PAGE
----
by Laura Peters, contributing editor
January 18, 2010 – It is no surprise that the semiconductor industry has become more conscience of energy consumption concerns and the environmental impact of its manufacturing operations. In late December 2010, the International Technology Roadmap Committee released the ITRS update, and for the first time it overtly addresses energy consumption issues. The roadmap states: "Since semiconductor electronics are broadly applicable to energy collection, conversion, storage, transmission and consumption/usage, it is not surprising that the ITRS addresses many factors of significance to energy issues."
The new goals in this area pertain not only to the development of semiconductor devices that are more energy efficient, but also call for semiconductor fabs to use less energy, use more energy efficient equipment and materials, and create less waste. In terms of the energy transmission food chain (i.e., smart grid), semiconductors play an inherent role in making these systems more efficient and productive (Figure 1).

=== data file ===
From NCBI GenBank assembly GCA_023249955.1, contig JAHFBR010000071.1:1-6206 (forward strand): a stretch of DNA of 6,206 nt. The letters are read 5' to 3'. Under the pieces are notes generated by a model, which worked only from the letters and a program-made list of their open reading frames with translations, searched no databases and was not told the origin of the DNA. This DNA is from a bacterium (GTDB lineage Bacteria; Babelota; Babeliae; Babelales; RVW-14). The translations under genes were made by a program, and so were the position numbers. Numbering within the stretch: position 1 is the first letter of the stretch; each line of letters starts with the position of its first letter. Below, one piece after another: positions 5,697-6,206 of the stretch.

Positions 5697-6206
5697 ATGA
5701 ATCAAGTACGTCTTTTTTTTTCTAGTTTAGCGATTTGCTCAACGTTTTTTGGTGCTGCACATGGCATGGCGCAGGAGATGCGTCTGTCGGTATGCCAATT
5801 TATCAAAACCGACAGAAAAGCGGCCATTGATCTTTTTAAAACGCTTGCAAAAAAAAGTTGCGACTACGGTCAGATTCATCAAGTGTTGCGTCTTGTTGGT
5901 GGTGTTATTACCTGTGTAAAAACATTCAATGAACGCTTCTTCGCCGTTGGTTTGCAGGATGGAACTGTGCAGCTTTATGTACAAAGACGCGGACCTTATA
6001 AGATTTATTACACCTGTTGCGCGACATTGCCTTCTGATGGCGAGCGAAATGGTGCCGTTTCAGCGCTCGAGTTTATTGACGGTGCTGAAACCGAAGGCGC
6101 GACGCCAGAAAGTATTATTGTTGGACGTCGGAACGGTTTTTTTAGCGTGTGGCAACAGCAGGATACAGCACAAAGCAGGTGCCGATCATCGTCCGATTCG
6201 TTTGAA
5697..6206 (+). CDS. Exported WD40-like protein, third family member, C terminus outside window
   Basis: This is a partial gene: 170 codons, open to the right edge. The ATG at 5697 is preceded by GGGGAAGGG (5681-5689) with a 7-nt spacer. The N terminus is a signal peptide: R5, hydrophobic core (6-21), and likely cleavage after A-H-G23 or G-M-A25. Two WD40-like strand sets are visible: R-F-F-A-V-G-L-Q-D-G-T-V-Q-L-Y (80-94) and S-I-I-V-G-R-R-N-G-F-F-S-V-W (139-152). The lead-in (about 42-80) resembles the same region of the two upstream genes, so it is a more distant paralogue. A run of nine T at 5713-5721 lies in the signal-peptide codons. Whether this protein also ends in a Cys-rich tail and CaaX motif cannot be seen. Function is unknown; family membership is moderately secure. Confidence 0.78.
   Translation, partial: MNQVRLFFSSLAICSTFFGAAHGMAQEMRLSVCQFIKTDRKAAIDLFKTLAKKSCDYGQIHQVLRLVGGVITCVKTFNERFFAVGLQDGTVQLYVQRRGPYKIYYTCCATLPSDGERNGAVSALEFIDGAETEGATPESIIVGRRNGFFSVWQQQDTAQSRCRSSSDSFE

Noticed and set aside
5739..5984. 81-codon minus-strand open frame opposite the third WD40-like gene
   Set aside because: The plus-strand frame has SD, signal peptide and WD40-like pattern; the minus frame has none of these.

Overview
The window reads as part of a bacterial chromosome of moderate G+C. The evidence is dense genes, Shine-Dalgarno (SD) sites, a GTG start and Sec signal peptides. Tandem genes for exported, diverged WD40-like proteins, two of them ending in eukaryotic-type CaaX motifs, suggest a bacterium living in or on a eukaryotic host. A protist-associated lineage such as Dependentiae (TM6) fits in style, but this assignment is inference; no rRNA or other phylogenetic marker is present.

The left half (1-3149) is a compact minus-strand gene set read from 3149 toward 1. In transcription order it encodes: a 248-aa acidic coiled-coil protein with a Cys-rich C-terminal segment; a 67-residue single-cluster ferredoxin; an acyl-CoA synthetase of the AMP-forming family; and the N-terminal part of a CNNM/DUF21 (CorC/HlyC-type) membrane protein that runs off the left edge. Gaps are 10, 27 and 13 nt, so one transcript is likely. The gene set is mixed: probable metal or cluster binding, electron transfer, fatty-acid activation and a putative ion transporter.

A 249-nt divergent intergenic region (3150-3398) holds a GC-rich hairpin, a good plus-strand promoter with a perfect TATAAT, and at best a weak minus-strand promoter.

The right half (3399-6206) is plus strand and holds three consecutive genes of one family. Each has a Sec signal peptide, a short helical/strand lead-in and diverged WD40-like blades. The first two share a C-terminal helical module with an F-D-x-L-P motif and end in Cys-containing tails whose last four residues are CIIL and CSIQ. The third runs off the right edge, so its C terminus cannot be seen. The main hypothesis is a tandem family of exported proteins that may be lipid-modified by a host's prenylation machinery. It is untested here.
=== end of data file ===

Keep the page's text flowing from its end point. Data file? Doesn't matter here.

|Figure 1: In all segments of the energy "food chain," from generation via distribution to
consumption, semiconductor power technology devices are required. (Source: Infineon)
At the device and circuit level, the Roadmap sets aggressive targets for energy use per computational operation (per bit for memory, per MIPS for logic). But perhaps more important than the per bit/MIPS consumption (Figure 2) is the influence that signal processors, microcontrollers and power/battery management devices can have on power consumption in numerous applications, from automotive to communications to transportation. It is a long-term goal (within 15 years) to develop emerging materials and devices — including that which will replace the CMOS switch — that are inherently energy efficient.
|Figure 2: SOC consumer portable power consumption trends.|
This focus on energy is not new to many aspects of the Roadmap. In both the system-level drivers and design chapters, the emphasis on power consumption has been evident for the last seven years. The design chapter has addressed leakage power and its variability as key design challenges over the last 15 years.
In future Roadmap editions, the industry can expect more concrete examples of ways of addressing energy efficiency in semiconductor manufacturing and its applications. For more details on the 2010 edition, see the ESH and Factory Integration chapters of the ITRS.